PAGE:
That's right, after a full half of all freelancers get going by seeing another freelancer, they proceed to spend their days alone. 51 percent say they only work on their own, while another 31 percent mostly work alone. Just six percent always hire or contract with others to complete their projects.
This stat is likely influenced by what type of job a freelancer does, as those in the web development sector work alone the most often.
50 percent have experienced not being paid.
Half of all respondents have had a client fail to pay them for their work at least once. The biggest reason? 44 percent say it's because they were “not taken seriously,” while disputes about payment (28 percent) and unhappy customers (18 percent) are also big reasons.
That's a pretty widespread problem. I spoke to entrepreneur Susan Poisson about the phenomenon, and she offered me a fairly representative story about her first interaction with a scammer while working as a freelance virtual assistant:
“After we'd been working together for a little over the six weeks he'd claimed the project would last, I sent an invoice — which he refused to pay, saying he never told me he'd pay me in six weeks, or that the project would be over by that time, and then asked me to continue working another four weeks before being paid,” Susan says. “I refused and quit on the spot.
He messaged and called me, tried to get his bookkeeper to call me to get me to come back and in the process, the bookkeeper told me the client was being investigated by the IRS and I was wise to get out immediately and that he never would have paid me anyway, because he was in debt up to his eyeballs and had no money to pay me. “
While those bad-faith clients are tough to avoid entirely, many freelancers recommend asking for half of the payment upfront to at least mitigate the revenue loss from anyone who refuses to pay once you've turned in your work.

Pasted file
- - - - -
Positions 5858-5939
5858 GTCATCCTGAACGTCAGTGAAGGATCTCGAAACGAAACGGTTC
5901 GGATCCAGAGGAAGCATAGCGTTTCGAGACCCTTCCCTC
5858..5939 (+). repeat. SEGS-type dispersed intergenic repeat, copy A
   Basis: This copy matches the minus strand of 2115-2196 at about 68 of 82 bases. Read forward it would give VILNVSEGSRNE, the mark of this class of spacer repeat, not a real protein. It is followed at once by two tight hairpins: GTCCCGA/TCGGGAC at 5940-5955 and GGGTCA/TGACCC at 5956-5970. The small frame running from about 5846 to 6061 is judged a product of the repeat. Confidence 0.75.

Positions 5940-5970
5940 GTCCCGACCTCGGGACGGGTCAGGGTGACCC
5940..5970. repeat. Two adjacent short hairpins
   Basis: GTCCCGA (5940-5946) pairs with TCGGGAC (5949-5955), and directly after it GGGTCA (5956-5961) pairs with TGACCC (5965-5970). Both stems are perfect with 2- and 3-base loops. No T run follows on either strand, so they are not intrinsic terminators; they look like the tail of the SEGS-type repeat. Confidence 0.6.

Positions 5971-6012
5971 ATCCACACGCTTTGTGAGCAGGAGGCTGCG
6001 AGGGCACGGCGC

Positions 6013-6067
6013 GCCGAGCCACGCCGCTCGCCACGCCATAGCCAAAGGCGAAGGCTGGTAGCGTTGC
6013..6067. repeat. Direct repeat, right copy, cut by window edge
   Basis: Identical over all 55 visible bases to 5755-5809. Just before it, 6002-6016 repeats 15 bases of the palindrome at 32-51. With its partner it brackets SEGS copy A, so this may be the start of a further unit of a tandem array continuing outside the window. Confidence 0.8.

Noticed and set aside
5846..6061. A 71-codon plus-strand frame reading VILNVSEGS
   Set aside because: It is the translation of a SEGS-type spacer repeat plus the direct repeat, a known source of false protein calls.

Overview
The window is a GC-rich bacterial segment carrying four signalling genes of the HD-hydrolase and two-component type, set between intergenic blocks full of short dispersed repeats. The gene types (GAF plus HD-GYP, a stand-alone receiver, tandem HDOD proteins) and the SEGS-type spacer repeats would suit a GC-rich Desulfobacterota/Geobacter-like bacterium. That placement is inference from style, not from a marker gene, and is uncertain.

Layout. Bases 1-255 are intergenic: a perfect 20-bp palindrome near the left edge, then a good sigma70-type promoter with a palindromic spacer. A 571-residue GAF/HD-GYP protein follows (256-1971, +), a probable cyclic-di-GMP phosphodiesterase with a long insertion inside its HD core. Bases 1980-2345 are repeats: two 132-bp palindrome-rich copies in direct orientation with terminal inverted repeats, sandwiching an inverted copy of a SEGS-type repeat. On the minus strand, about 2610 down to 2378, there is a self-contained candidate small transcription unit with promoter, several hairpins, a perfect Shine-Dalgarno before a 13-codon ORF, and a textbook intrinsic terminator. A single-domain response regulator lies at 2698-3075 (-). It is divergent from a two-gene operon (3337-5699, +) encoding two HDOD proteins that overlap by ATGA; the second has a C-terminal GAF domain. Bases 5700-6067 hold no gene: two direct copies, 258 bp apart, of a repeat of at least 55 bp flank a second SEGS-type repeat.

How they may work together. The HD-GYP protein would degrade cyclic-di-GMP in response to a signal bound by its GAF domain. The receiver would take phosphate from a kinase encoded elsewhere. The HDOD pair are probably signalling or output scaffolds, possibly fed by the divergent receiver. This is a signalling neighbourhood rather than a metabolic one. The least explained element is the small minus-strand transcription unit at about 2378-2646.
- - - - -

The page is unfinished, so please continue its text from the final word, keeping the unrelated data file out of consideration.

The best part? Autonomy.
Being one's own boss is the best part of freelancing, according to 50 percent of respondents. Other top benefits included several additional aspects of being one's own boss: Ability to work from anywhere, being able to choose enjoyable work, and more flexible schedules were all big perks.
The worst part? Irregular income.
A lack of a steady paycheck was easily the worst part of being a freelancer. 46 percent of respondents picking this option, and the second worst disadvantage of the freelancing life, the fact that it's a very competitive industry, only got 24 percent of the vote.
One freelancer I spoke to for this article, technology public relations specialist Monika Hathaway, fully agrees with this, bringing up the subject unprompted. Often clients will change the parameters of their project, expecting a freelancer to accommodate them.
“A common issue for communications freelancers especially is the scope of work changing mid-month and losing out on revenue,” Monika explains, “You allot hours for clients who don’t end up using them at the cost of taking on other projects. The months things change midway are much more common than months with no changes making it really had to project income, hours and when to accept new business.”
Travel and computers are freelancers' biggest expenses.
The main expenses the typical freelancing faces are business-related travel, which might run you about $564, and computer/smartphone/software purchases, which can total another $549. Also notable expenditures on the ledger: Marketing and advertising costs of about $294, and freelancer platform fees around $163.
Referrals are worth their weight in gold.
It's a commonly held truism, and the data backs it up: If you want to succeed as a freelancer, your best option is to rely on your contacts for the stream of projects you'll need to create a steady income. 50 percent of freelancers do their self-marketing through word-of-mouth and referrals. Social media networks (37 percent) and online job boards or newsletters (36 percent) are the next marketing contenders.
When the respondents are pared down to those who have just been working for two years or less, however job boards play a larger role. So, if you're new, don't discount the humble job board: It's still an important part of getting your first $30,737.
Read more about how to work remotely on the modern era on TechCo.